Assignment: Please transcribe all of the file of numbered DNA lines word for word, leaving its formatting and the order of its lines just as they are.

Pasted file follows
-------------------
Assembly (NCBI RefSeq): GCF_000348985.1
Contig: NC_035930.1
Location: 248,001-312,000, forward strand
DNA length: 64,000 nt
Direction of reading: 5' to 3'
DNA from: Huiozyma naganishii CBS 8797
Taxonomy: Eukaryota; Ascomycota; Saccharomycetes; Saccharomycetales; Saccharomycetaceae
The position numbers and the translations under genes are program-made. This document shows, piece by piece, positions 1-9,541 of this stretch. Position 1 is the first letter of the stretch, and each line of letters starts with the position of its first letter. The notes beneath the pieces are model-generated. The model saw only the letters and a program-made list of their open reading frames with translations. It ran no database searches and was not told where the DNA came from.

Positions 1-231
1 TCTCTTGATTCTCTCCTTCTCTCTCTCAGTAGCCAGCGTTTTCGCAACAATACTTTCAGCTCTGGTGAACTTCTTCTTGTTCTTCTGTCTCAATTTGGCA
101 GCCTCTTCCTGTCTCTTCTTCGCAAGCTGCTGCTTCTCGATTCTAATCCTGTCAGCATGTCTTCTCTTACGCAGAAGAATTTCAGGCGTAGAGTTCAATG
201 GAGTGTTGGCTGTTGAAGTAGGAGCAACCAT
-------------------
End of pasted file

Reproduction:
Assembly (NCBI RefSeq): GCF_000348985.1
Contig: NC_035930.1
Location: 248,001-312,000, forward strand
DNA length: 64,000 nt
Direction of reading: 5' to 3'
DNA from: Huiozyma naganishii CBS 8797
Taxonomy: Eukaryota; Ascomycota; Saccharomycetes; Saccharomycetales; Saccharomycetaceae
The position numbers and the translations under genes are program-made. This document shows, piece by piece, positions 1-9,541 of this stretch. Position 1 is the first letter of the stretch, and each line of letters starts with the position of its first letter. The notes beneath the pieces are model-generated. The model saw only the letters and a program-made list of their open reading frames with translations. It ran no database searches and was not told where the DNA came from.

Positions 1-231
1 TCTCTTGATTCTCTCCTTCTCTCTCTCAGTAGCCAGCGTTTTCGCAACAATACTTTCAGCTCTGGTGAACTTCTTCTTGTTCTTCTGTCTCAATTTGGCA
101 GCCTCTTCCTGTCTCTTCTTCGCAAGCTGCTGCTTCTCGATTCTAATCCTGTCAGCATGTCTTCTCTTACGCAGAAGAATTTCAGGCGTAGAGTTCAATG
201 GAGTGTTGGCTGTTGAAGTAGGAGCAACCAT